If you file for Chapter 7 bankruptcy in Texas, the Texas motor vehicle exemption allows you to protect equity in your car, motorcycle, truck, van, or other vehicle. Although Texas doesn't limit the amount of automobile equity you can exempt, there is a limit to the overall amount of property equity you can exempt in bankruptcy. Here you’ll find information about the Texas car exemption: how much it is, what types of vehicles it covers, how it works for married couples, how to find the applicable statute, and more.
(For more information about exemptions, including how they work and which ones you can use, see our Bankruptcy Exemptions area. For information specific to the motor vehicle exemption, see our Motor Vehicle Exemption in Bankruptcy area.)
Texas’s motor vehicle exemption plays a large role in determining whether or not the bankruptcy trustee can take your vehicle to repay your unsecured creditors. If the equity in your car is less than Texas’s car exemption, then the trustee cannot sell it. If the equity in your car is significantly more than the applicable exemption amount, the trustee is likely to sell your car to repay your unsecured creditors. For details, see The Motor Vehicle Exemption: Can You Keep Your Car in Chapter 7 Bankruptcy?
Keep in mind that even if your car is safe from the bankruptcy trustee, the lender may be able to repossess your car during or after bankruptcy. To learn more, see Your Car in Chapter 7 Bankruptcy and If You Are Behind on Your Car Payments, Can Chapter 7 Help?
In Texas, you are allowed to exempt a two, three, or four-wheeled motor vehicle for each single adult or each family member who has a driver’s license or who does not have a driver’s license but relies on someone else to drive his or her car.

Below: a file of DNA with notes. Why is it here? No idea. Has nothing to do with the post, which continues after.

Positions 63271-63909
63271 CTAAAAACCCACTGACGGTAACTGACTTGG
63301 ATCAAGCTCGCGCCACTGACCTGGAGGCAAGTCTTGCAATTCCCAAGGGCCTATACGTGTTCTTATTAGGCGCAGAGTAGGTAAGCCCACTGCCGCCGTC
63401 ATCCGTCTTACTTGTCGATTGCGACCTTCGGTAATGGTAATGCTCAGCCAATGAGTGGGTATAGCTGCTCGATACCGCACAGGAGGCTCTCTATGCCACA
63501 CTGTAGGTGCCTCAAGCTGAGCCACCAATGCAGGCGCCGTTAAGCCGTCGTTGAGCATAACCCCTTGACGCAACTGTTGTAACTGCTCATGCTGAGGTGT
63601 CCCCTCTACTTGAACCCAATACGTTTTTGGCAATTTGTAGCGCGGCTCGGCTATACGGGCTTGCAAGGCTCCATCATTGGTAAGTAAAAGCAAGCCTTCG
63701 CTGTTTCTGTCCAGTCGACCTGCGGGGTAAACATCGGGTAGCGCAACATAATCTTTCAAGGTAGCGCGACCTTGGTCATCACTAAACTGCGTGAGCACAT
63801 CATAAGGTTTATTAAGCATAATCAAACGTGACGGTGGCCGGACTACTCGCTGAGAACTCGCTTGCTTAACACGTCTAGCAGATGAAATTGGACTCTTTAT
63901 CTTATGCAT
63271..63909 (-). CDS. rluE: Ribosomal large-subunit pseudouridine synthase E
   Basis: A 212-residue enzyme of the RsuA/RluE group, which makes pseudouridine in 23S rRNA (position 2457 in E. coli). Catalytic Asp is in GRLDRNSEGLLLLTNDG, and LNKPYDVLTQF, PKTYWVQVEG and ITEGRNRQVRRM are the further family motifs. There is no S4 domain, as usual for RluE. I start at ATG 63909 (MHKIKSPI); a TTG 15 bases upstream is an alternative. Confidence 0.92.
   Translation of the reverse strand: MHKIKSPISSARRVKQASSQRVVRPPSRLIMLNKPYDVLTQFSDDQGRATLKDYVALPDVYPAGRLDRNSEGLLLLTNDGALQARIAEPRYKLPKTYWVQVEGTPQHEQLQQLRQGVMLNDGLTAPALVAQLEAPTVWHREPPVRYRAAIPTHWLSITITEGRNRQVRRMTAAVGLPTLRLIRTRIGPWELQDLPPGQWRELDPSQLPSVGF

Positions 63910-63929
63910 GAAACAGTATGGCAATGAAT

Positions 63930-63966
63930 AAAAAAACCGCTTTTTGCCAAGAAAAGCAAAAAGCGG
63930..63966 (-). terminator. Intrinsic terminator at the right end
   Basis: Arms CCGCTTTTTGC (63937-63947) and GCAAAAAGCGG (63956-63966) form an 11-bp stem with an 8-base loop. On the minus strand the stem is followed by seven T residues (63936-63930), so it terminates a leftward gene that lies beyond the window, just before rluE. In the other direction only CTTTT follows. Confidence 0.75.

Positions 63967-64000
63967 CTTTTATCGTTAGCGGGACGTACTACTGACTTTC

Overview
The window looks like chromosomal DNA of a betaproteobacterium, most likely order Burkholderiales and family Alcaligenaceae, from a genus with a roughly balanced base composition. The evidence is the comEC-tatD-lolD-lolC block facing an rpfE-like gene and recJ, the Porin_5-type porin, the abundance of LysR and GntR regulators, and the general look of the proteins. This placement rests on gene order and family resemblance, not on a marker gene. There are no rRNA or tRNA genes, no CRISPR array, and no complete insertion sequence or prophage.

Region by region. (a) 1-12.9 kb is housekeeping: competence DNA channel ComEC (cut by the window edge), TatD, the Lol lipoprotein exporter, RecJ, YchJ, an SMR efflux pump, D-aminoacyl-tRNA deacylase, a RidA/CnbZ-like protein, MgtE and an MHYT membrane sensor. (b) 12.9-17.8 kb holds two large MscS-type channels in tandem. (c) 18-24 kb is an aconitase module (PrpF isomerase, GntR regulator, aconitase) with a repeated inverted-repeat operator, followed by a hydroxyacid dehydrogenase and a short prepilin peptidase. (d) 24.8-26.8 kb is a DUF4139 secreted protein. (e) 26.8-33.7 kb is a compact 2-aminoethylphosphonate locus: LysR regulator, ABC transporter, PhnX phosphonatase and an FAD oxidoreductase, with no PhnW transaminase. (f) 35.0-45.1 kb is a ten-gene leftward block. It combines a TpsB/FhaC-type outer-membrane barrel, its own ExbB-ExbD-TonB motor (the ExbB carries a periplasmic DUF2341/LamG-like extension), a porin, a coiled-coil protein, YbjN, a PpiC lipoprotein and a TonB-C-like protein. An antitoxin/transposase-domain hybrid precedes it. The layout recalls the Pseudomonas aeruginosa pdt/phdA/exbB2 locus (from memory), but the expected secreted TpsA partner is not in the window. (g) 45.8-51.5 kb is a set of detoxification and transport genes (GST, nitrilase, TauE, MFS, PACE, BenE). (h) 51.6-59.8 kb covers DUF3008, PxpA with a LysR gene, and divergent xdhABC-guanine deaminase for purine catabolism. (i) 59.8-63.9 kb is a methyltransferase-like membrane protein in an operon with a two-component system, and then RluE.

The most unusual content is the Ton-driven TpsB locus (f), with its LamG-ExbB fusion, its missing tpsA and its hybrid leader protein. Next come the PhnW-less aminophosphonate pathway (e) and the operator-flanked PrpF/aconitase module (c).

Even though there is no dollar limit specified in the motor vehicle exemption, Texas has a limit on the aggregate amount of personal property you can exempt. The aggregate limit on personal property, which includes your motor vehicle, is $50,000 for a single person or $100,000 for a family.
Texas allows you to choose between the state exemptions or the federal bankruptcy exemptions. The federal motor vehicle exemption amount changes every three years. To find the current amount, see our article The Federal Bankruptcy Exemptions.
Some states allow married couples filing a joint bankruptcy petition to double the listed exemption amounts. In Texas, this is not as relevant because there is no dollar amount specified for the motor vehicle exemption. Also, the aggregate personal property exemption limits are already based on whether you are a single person or a family so they cannot be increased further.
There may be other advantages to filing bankruptcy jointly with your spouse. Learn more about joint bankruptcy in our section on Bankruptcy Options for Married Couples.
You can find Texas’s motor vehicle exemption at Texas Property Code Annotated § 42.002 (a)(9).
The exemption laws in Texas change periodically. Check the latest exemption amounts before filing bankruptcy to make sure you can protect all of your property.